Tariffs Have Direct Impact On Local Economy

Last week, I drove by the Cummins Engine plant located on Baker Street near Ashville. The parking lot was jammed full with the cars of the employees who work there. It made me wonder whether the President’s new tariff policies could have any affect on this company which has made such a positive impact here in Chautauqua County. (Cummins also manufactures engines and engine parts in China.)

The answer, it seems, is “Yes.” In June the President of the Cummins distribution business was quoted in the Wall Street Journal as saying: “This is a big headache. Making changes in your supply chain is not a three-week process.” He was referring to a new American 25 percent tariff on imports from China which was to take effect on July 6th. The gist of the article was that at least in the short-term Cummins would have to pay the 25 percent tariff on some of its parts (or engines) coming into the United States.

The article also cited a profit warning from Daimler AG, a German company which makes Mercedes Benz cars in the United States. The implication of the Daimler statement is that tariffs would likely raise the price of SUV’s being produced at their plant in Alabama.

Until the election of the Trump administration, the Republican Party had been known as the pro-business, free-trade party. Now, it is becoming the party of protectionism and tariffs.

There is no doubt that there have been inequities in some international trade policies which needed to be corrected. The traditional way of dealing with them was through international trade organizations. Now America is going its own way in the belief that unilateral action is the best strategy.

Will it work? The business world is now so interconnected that, at a minimum, this new policy will likely cause problems in some sectors of the economy. The usual advocates for business like the Chamber of Commerce and National Association of Manufacturers have come out against it.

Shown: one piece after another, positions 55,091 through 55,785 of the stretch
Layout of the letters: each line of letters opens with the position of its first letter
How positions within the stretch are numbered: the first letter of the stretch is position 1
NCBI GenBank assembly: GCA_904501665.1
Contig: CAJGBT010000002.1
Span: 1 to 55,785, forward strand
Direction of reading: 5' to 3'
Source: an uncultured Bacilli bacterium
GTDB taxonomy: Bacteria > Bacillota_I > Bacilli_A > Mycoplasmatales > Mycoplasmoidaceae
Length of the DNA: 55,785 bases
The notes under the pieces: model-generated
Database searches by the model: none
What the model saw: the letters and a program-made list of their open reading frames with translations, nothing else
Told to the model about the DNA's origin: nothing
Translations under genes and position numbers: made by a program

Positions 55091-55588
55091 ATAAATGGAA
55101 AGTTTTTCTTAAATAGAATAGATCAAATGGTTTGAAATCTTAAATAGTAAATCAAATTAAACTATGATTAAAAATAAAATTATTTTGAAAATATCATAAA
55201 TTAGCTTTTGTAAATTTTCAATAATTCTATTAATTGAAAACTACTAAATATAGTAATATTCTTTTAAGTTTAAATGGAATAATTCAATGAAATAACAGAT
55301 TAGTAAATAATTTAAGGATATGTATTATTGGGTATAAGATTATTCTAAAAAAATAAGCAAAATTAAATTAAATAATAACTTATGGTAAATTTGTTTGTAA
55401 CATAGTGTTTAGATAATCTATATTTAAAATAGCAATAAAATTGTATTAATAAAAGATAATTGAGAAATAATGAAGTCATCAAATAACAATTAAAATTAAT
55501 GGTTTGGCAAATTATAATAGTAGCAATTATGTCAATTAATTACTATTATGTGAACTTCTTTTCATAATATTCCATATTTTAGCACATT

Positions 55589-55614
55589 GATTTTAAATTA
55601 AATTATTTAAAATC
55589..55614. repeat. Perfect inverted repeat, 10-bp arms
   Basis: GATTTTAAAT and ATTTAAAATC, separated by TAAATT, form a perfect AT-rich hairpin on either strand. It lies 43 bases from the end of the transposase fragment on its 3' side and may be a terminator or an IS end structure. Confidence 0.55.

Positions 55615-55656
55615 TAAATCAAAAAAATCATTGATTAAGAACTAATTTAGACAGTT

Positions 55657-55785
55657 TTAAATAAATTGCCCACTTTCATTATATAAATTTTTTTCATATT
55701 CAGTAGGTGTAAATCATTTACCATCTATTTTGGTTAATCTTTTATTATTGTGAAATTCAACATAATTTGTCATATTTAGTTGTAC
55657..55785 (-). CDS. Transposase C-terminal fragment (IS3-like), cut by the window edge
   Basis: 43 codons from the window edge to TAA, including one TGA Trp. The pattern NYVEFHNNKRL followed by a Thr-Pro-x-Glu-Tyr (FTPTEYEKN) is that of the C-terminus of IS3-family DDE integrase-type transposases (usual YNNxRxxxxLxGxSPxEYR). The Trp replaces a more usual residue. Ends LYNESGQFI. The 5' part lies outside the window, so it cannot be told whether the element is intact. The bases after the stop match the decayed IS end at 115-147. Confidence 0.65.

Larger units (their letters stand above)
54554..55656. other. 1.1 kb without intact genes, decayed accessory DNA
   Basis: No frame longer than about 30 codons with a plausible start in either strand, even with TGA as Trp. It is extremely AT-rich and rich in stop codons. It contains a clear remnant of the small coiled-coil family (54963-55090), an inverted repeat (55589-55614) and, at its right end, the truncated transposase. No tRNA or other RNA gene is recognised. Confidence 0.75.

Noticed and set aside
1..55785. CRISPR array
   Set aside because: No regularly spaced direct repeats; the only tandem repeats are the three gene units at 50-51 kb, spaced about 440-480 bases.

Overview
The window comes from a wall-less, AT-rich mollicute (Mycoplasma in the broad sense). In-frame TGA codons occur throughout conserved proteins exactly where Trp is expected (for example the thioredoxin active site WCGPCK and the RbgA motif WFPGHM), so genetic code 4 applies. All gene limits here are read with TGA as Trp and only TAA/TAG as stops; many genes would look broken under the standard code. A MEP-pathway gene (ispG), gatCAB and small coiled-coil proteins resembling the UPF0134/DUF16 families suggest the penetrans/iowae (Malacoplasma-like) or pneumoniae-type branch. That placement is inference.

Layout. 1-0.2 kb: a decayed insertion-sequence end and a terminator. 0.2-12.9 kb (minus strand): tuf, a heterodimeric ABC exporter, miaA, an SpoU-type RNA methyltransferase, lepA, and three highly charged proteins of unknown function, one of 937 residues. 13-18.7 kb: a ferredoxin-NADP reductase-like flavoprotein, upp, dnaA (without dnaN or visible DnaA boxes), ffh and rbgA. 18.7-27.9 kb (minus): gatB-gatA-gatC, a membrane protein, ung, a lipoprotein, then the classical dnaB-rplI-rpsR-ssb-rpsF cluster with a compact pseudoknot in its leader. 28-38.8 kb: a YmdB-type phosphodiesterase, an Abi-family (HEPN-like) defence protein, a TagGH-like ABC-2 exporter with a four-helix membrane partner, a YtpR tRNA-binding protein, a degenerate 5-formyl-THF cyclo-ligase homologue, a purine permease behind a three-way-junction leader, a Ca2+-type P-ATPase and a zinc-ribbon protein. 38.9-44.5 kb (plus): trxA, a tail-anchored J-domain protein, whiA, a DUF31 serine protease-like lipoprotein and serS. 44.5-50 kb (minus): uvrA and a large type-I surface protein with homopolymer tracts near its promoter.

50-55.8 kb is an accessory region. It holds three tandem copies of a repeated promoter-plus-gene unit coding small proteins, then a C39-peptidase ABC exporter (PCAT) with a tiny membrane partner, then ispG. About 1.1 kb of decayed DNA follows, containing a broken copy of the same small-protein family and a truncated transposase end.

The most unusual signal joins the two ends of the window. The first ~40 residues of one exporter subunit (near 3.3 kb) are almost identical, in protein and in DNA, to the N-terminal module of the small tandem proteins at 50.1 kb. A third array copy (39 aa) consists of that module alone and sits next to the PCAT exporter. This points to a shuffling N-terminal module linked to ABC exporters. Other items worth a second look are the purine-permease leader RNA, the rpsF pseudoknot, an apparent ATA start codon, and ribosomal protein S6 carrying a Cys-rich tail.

When you look at the Southern Tier of New York State it is hard to put a positive “spin” on this new direction. The tariff on steel and aluminum may help those particular industries, but what about the many metal manufacturing companies in our region who purchase and then fabricate from these metals? In Jamestown we also have SKF Corporation, a Swedish-based international company that makes bearings. Will tariffs on raw materials affect them? Some of the tariffs are directed toward our European allies.

So far, the core of the Republican Party has stuck with the President, but that support could dwindle if this new protectionism doesn’t work. The stock market has held up surprisingly well. Yet, one of the axioms in the investment world is that uncertainty is not good for the markets. If corporate earnings begin to fall and unemployment numbers rise, there could be a correction.

One thing for sure is that it is certainly interesting to watch this change in the direction of American foreign and economic policy. We will just have to wait and see how it all plays out.

Rolland Kidder is a Stow resident.